cold tolerance of fruit flies. Several studies have reported that
acclimation-mediated acquisition of cold tolerance was
associated with accumulation of sugars, such as sucrose,
fructose, glucose and trehalose in drosophilids (Kimura
1982; Overgaard et al. 2007; Kosˇta´l et al. 2011a, 2012;
Colinet et al. 2012a; Vesala et al. 2012). While these studies
suggest a growing consensus regarding the potential implication of sugars in the cold tolerance of D. melanogaster, so
far, it is not known whether there is a genuine causative link
between cold tolerance and sugar accumulation in this
species.
Variation of dietary composition has proved to be an
efficient method for manipulating body concentration of
targeted compounds, and thus addressing their functional
role(s) in various biological traits, including thermal
response (e.g. Shreve et al. 2007, Smith et al. 2007; Rzezniczak et al. 2011; Kosˇta´l et al. 2011b). There is a vast literature describing how modifications of dietary sugars (via
restriction or excess) affect fitness- and physiological traits
of D. melanogaster (Wang and Clark 1995; Partridge et al.
2005; Skorupa et al. 2008; Reed et al. 2010; Matzkin et al.
2011; Musselman et al. 2011). However, the impact of dietary sugars on stress-related traits is much less known
(Lushchak et al. 2011; Rzezniczak et al. 2011), and this is
particularly true for thermal stress. So far, only a few studies
have examined whether dietary manipulation of sugars
affects thermal traits of D. melanogaster. Kosˇta´l et al. (2012)
found that feeding on trehalose-augmented diet marginally
affected the freezing tolerance of D. melanogaster larvae.
Burger et al. (2007) reported that dietary enrichment of both
sucrose and yeast simultaneously did not affect chill coma
recovery (CCR) of young flies (i.e. 4- and 22-days-old), but
marginally promoted CCR of senescent adults (i.e. 33-and
47-days-old). By contrast, Andersen et al. (2010) found that
CCR of 3-days-old flies reared on a sucrose-enriched diet
was faster than CCR of flies developed on a protein-enriched
diet. However, they did not report the effect of sucroseenrichment per se, as there was no control diet (i.e. with no
enrichment).
On the basis of the earlier findings that variations of body
sugar concentrations, even moderate, seem associated with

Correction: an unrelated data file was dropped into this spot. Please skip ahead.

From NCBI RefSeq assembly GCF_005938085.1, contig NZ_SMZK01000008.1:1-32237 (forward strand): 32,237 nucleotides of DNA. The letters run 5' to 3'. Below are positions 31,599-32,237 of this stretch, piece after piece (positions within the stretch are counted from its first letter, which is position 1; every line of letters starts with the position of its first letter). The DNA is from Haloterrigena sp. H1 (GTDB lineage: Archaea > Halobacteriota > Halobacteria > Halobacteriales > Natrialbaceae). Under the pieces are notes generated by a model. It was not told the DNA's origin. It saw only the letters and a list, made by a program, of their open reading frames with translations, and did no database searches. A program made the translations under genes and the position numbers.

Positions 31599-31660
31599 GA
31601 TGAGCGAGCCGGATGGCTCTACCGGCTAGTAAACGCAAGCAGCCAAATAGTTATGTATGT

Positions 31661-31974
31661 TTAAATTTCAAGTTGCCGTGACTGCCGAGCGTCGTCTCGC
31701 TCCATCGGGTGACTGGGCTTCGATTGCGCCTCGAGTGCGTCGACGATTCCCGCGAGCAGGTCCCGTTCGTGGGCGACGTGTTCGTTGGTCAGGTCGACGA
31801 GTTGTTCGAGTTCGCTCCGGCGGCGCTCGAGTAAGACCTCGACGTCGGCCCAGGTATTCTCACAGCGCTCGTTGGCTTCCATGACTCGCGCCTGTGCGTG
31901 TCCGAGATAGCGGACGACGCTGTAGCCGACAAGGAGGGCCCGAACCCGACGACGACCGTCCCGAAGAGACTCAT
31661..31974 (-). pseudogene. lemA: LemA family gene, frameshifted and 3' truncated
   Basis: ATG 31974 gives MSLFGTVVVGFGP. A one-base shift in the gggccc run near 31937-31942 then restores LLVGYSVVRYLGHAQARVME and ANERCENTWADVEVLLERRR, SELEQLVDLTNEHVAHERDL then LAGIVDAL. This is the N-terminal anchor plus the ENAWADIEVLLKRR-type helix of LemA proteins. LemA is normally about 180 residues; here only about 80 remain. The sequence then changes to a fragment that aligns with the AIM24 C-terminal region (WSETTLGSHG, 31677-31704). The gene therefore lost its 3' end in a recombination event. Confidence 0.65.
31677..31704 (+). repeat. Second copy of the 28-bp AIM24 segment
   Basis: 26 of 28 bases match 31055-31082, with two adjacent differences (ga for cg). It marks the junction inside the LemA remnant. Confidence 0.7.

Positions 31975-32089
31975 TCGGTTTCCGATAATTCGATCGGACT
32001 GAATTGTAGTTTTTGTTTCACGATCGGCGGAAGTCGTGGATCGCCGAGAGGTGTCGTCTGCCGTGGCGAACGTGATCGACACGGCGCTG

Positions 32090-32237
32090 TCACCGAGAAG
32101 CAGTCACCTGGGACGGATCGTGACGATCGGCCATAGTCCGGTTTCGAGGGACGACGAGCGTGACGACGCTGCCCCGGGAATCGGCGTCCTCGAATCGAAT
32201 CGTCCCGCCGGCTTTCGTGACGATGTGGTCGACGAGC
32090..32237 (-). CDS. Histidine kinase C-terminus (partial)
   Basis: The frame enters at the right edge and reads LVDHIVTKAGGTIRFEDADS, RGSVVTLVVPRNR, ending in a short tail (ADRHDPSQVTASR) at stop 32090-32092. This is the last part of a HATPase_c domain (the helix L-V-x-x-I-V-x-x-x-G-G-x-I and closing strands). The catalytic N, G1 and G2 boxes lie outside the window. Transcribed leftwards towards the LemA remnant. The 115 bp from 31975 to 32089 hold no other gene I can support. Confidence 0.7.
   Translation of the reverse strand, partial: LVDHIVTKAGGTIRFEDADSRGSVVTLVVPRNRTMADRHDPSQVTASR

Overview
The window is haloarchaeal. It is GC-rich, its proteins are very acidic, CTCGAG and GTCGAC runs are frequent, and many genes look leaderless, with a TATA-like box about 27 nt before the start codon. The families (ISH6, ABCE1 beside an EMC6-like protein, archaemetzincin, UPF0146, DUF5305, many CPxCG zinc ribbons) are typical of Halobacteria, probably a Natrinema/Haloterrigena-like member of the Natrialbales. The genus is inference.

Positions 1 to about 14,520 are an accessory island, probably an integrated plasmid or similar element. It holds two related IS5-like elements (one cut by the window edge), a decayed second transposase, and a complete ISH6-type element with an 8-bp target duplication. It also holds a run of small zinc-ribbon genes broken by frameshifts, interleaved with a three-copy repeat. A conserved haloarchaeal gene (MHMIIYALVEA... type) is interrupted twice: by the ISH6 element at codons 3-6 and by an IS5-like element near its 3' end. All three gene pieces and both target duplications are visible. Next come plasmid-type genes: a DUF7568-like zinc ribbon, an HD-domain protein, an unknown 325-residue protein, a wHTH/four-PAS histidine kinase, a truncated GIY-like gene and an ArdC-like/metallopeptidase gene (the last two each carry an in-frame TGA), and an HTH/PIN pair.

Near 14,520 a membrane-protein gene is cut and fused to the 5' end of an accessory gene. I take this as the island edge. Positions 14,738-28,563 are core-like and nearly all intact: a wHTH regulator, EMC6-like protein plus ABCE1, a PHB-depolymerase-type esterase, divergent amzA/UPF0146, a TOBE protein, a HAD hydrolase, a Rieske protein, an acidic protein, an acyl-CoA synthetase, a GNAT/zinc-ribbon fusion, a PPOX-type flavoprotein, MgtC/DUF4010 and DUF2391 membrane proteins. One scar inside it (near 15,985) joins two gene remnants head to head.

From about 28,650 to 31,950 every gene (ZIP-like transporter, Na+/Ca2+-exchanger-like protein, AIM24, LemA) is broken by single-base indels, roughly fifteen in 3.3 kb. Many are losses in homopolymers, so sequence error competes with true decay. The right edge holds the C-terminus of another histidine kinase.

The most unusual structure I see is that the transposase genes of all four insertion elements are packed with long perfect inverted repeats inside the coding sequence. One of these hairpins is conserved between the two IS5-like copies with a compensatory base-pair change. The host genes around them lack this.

the acquisition of cold tolerance in D. melanogaster
(Overgaard et al. 2007; Kosˇta´l et al. 2011a, 2012; Colinet
et al. 2012a) and in other Drosophila species (Kimura 1982,
Vesala et al. 2012), we hypothesized that manipulating body
level of sugars via dietary supplementation may positively
affect cold tolerance. We gradually augmented dietary
concentration of four different sugars (sucrose, fructose,
glucose and trehalose) and examined if the basal cold tolerance of adults (acute and chronic stress) was promoted.
Using a targeted SIM-GC/MS approach, we first verified

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whether feeding of larvae and adults on sugar-augmented
diets was associated with a corresponding increase in sugars
in whole-body extracts. Our experimental approach, based
on metabolic fingerprinting, also permitted us to check
whether metabolites’ composition and metabolic pathways
were altered by diet manipulations. Finally, in addition to
cold tolerance, we also tested whether rearing on sugarenriched diets affected the body mass and the fat body stores
of adults. The data show that sugar and triglyceride concentrations increased in sugar-augmented phenotypes, confirming an effective incorporation of sugars. However,
contrary to our expectation, cold tolerance was negatively
affected by exogenous sugars, especially when supplemented at high concentrations. All together, metabolic profiles, developmental delay and fresh mass reduction suggest
that high dietary sugars are detrimental (pathological) for
flies.

2 Materials and methods
2.1 Fly culture
We conducted our experiments on a mass-bred D. melanogaster line derived from the mix of two wild populations
collected in October 2010 at Plancoe¨t and Rennes (Brittany, France). Prior to the experiment, flies were maintained in laboratory in 200 mL bottles at 25 ± 1 °C
(16L:8D) on standard fly medium consisting of brewer
yeast (80 g/L), sucrose (50 g/L), agar (15 g/L), kalmus
(9 g/L) and NipaginÒ (8 mL/L).
2.2 Experimental design
Four different types of sugar were tested separately in rearing
diets: sucrose (Suc), fructose (Fru), glucose (Glc) and trehalose (Tre). Sucrose is a disaccharide composed of Glc and